Protein tyrosine phosphatases (PTPs) are a large family of enzymes whose structural diversity and complexity rival those of protein tyrosine kinases (PTKs). This chapter summarizes and updates what is currently known about PTP inhibitors. Both specific and non-specific small molecule competitive and reversible PTP inhibitors are discussed. In addition, some examples of covalent and time-dependent PTP inactivators are also presented. Although all PTPs share a common catalytic mechanism and catalyze the same biochemical reaction, the hydrolysis of phosphoamino acids, they have distinct (and often unique) biological functions in vivo. Genetics and biochemical studies indicate that PTPs are involved in a number of disease processes. In spite of the large number of PTPs identified to date, and the emerging roles played by PTPs in human diseases, a detailed understanding of the role played by PTPs in normal physiology and in pathogenic conditions has been hampered by the absence of PTP-specific agents. Such PTP specific inhibitors could potentially serve as useful tools in determining the physiological significance of protein tyrosine phosphorylation in complex cellular signal transduction pathways, and may constitute valuable therapeutics in the treatment of several human diseases. Significant differences exist within the active site and its immediate surroundings of various PTPs, such that selective, tight-binding PTP inhibitors can be developed. Combinatorial solid-phase library synthesis is finding wide applicability throughout the pharmaceutical industry and has begun to yield fruitful results in the area of PTP inhibitors.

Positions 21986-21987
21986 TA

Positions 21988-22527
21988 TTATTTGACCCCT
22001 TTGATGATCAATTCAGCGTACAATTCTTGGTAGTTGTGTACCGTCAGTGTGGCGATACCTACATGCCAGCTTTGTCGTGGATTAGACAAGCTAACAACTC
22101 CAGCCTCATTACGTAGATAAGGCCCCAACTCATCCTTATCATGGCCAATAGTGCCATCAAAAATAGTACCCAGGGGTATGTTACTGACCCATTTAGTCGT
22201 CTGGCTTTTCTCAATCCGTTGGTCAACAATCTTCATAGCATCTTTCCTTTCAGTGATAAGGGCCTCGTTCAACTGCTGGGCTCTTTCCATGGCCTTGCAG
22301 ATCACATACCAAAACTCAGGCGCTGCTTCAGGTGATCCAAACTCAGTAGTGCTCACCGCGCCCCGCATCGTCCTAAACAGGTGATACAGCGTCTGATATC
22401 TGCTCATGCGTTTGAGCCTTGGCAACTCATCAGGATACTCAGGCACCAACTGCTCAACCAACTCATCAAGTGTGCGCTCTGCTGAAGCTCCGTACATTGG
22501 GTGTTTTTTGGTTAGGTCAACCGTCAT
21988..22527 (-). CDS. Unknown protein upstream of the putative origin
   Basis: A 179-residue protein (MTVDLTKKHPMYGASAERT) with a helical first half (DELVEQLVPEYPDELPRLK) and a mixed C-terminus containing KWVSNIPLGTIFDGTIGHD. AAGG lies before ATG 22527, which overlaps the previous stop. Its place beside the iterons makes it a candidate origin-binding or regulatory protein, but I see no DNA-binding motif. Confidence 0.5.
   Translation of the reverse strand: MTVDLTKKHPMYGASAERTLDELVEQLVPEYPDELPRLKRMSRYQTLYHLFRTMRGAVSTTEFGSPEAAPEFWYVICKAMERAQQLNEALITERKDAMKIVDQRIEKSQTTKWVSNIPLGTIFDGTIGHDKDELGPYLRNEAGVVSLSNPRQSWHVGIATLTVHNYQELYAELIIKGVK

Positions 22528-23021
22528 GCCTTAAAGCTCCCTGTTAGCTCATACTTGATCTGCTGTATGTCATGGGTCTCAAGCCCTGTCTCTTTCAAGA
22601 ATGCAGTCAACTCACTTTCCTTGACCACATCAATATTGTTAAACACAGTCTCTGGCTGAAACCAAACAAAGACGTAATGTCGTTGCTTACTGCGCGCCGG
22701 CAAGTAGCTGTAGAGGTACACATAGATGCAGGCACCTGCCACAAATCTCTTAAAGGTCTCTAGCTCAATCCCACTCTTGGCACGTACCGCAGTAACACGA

|Original language||English (US)|
|Title of host publication||Handbook of Cell Signaling, 2/e|
|Number of pages||9|
|State||Published - Dec 1 2010|
ASJC Scopus subject areas
- Biochemistry, Genetics and Molecular Biology(all)